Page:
New England Lobster owner to help poor in Africa

‘Just think of how this can change someone’s life’

January 29th, 2014 By Tom Burke  Re-broadcast from Catholic San Francisco Online

Our Lady of Angels Parish family fills cargo container for delivery to kids, families in Tanzania

Marc Worrall is pictured with his daughter Jessie, Our Lady of Angels pastor Capuchin Father Michael Mahoney and volunteer Louise Schurr Jan. 26 in the parish parking lot where supplies were being collected for children and families in Tanzania. - Photo Tom Burke Catholic SF

Marc Worrall is pictured with his daughter Jessie, Our Lady of Angels pastor Capuchin Father Michael Mahoney and volunteer Louise Schurr Jan. 26 in the parish parking lot where supplies were being collected for children and families in Tanzania. – Photo Tom Burke Catholic SF

What do you do with a leftover shipping container sitting around a business site you are moving? Ask Marc Worrall of Our Lady of Angels Parish, Burlingame, and he’ll tell you: You fill it up with items for kids and families and send it to Tanzania, Africa, where they will be put to very good use.
Worrall, whose family owns New England Lobster, came across the empty container – 10 feet wide, 20 feet long and 8 feet high – when the wholesale seafood company moved from South San Francisco to Burlingame. “I thought it would be a good idea to fill it up with relief goods and send it somewhere in Africa,” Worrall told Catholic San Francisco via email. “A few months later I met Father Mark and I thought what better than to send the full container to him.”
Father Mark Mmbando is a Capuchin Franciscan friar serving in Africa. Capuchin Franciscans of the Western America Province have been serving the people of OLA since the parish was founded in 1926. Worrall and the priest met when Father Mmbando was visiting OLA about a year ago.
In April, the container will go on a freighter from Oakland. The trip to Tanzania should take 59 days. Father Mmbando will take over custody of the goods from there. Worrall said the container cost about $2,500 and he is absorbing all shipping costs and taxes. The container can also be used as a house or some type of shelter after it is emptied, Worrall said.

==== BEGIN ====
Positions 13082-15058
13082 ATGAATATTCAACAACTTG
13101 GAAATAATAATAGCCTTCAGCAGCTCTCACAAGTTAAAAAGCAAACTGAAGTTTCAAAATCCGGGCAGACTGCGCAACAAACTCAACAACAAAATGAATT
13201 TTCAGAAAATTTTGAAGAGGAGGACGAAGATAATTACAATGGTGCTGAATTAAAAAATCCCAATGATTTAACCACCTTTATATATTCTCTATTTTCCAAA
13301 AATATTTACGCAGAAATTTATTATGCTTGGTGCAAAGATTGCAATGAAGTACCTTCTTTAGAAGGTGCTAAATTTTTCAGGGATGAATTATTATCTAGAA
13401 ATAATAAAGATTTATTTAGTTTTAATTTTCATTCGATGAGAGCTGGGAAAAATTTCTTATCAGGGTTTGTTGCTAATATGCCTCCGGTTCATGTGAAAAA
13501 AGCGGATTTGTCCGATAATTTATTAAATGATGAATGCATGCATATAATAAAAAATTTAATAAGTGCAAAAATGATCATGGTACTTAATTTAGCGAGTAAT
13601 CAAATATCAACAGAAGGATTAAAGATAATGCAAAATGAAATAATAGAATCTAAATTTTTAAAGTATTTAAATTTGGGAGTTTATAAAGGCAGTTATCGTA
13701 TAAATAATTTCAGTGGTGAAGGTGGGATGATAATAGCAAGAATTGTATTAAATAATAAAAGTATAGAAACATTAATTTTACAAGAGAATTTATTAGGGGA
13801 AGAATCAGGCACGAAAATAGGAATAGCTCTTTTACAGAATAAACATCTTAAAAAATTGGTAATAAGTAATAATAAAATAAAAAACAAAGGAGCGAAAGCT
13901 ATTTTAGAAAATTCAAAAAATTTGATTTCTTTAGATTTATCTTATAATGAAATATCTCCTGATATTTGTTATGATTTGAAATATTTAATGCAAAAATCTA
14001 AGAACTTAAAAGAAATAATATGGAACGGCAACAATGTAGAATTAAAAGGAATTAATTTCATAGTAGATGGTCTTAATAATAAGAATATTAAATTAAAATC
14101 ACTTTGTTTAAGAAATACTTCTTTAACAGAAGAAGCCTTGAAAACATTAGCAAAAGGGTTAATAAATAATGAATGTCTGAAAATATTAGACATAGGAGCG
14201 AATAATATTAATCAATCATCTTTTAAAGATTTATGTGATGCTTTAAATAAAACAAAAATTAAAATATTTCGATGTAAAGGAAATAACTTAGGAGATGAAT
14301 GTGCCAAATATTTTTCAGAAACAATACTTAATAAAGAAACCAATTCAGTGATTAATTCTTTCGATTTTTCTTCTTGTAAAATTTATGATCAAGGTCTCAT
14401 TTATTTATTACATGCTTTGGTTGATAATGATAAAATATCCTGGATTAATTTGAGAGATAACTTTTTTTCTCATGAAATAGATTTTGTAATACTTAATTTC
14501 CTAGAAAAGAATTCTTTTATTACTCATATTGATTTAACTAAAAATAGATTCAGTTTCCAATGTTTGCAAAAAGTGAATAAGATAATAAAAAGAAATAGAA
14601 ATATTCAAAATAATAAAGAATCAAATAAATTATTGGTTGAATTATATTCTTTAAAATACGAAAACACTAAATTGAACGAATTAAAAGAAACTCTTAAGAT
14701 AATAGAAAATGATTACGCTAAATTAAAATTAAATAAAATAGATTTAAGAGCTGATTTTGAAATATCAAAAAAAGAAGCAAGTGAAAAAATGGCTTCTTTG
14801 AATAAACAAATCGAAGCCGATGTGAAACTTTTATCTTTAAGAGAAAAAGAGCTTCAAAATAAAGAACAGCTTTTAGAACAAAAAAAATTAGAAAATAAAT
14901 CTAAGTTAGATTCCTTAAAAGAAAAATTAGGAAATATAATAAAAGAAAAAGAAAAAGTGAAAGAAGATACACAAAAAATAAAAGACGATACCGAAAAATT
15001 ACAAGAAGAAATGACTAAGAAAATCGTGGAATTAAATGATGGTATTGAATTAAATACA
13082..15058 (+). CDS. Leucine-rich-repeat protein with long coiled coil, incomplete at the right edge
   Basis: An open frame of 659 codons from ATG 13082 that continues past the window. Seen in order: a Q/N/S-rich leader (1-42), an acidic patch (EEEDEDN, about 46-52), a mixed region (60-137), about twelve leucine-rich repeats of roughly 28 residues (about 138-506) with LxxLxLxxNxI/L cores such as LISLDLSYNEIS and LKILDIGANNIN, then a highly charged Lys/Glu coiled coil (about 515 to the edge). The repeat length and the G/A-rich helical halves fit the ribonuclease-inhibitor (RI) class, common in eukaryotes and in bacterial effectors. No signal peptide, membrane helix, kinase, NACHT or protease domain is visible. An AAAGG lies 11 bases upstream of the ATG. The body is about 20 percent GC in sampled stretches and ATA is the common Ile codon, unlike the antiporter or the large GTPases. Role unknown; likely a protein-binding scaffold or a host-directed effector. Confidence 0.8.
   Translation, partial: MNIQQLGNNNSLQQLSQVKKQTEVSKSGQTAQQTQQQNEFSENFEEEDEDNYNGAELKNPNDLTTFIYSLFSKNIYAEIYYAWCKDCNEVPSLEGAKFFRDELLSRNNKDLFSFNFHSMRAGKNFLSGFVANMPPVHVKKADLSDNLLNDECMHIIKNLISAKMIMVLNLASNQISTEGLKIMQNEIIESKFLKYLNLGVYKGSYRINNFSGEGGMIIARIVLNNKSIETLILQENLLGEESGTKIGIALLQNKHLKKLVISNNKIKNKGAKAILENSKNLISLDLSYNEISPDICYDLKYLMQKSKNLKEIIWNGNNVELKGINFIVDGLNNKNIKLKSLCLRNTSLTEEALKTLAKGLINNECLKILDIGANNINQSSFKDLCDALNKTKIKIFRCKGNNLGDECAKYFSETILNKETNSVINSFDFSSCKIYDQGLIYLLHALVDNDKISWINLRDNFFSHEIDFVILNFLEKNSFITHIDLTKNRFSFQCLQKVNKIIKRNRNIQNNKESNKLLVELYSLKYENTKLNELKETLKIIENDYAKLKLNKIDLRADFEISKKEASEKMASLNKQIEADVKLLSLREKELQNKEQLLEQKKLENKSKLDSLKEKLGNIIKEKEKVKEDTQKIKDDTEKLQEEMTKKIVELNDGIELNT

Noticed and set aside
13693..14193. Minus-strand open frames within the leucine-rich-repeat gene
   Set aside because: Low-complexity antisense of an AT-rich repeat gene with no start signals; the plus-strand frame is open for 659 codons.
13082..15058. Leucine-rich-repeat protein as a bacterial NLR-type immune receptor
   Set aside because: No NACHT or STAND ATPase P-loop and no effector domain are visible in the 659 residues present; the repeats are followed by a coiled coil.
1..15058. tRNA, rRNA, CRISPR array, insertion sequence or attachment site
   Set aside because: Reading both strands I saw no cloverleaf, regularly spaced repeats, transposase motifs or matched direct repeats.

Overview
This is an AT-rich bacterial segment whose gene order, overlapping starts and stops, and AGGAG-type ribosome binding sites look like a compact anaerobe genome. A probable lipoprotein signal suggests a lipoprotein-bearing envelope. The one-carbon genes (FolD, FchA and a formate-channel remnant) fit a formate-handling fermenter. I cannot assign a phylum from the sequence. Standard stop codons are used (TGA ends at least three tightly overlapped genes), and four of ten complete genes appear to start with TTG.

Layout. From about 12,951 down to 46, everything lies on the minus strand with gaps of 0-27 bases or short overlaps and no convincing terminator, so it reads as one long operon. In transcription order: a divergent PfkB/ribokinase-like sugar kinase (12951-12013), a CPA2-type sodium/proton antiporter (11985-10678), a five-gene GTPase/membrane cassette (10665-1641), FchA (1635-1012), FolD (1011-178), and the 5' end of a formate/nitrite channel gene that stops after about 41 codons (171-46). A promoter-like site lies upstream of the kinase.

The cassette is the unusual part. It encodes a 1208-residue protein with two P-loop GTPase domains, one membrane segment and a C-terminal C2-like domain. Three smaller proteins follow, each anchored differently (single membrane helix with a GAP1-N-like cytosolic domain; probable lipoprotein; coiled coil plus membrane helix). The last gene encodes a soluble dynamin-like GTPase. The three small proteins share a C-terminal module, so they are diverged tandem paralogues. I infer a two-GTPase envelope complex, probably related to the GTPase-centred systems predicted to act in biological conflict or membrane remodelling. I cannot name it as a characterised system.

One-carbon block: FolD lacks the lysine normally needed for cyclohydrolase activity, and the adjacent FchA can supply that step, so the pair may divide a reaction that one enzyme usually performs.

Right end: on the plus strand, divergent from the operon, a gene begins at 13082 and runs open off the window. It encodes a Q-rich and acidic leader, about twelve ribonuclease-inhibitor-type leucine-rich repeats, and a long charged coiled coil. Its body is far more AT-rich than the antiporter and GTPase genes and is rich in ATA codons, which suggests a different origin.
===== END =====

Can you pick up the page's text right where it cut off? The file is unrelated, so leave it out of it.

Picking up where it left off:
“I am not sure what this will cost me personally,” he said. “I just think of how this can change someone’s life. If a sewing machine can land in the right hands in Africa that person could start a small business and have a new life.”
Worrall explained that the people of Father Mmbando’s parish are extraordinarily poor. “We are asking for household goods for the hospitals and schools and community areas,” he said. “Most of the village people do not have electricity. That is why I am looking for solar lanterns.” Worrall and volunteers set up trucks for donations at OLA the weekend of Jan. 25-26 and will again be accepting donations around Masses Feb. 8-9. Items requested include summer and winter clothes for children ages 5-15; school supplies, sports items, medical and personal hygiene items, sewing machines, computers and components, small tools, toaster ovens, and microwave ovens. Monetary donations are also accepted. Checks should be made payable to Our Lady of Angels Parish with a memo note Father Mark Mmbando and mailed to 1139 Eastmoor Road, Burlingame 94010.
Worrall’s daughter, Jessie, as well as his sons, Sean and Nick, and wife Sue have joined in on the “Send It” project one and all. The motto of the project, Worrall said, is: “Impossible is nothing.”
At OLA Masses leading up to the collection dates, Jessie spoke about the living conditions for the people in Tanzania. She said simply: “I know it is much different to be a 9-year-old girl in Burlingame than to be a 9-year-old girl in Tanzania. The village people are very poor, walking one mile to get clean water. Mud huts have dirt floors.”
Worrall and his family will travel to Tanzania and Father Mmbando in July. “My long- term goal is to get kids involved and to have them have a better understanding on how much we have in comparison to the rest of the world,” he said. Worrall would like to see schools and communities adopt parishes or other communities with an open supply of goods and communication going to them regularly.
“The key is to get children involved at an early age to start making changes,” Worrall said. “Children can start communicating with other kids from other parts of the world. Our kids will learn to appreciate what they have.
“If we can make a small difference in a small part of the world it’s a start. I think we all have a mindset of where do we start, what can I possibly do to make a change? We have to abandon that type of thinking. Think big, start small.”


Our Lady of Angels is located at 1721 Hillside Drive near El Camino Real, Burlingame. Masses are Saturday at 5 p.m. and Sunday at 7, 8:30, 10 and 11:30 a.m.

From January 31, 2014 issue of Catholic San Francisco.

– See more at: http://www.catholic-sf.org/ns.php?newsid=22&id=62154#sthash.HFZxggvQ.dpuf

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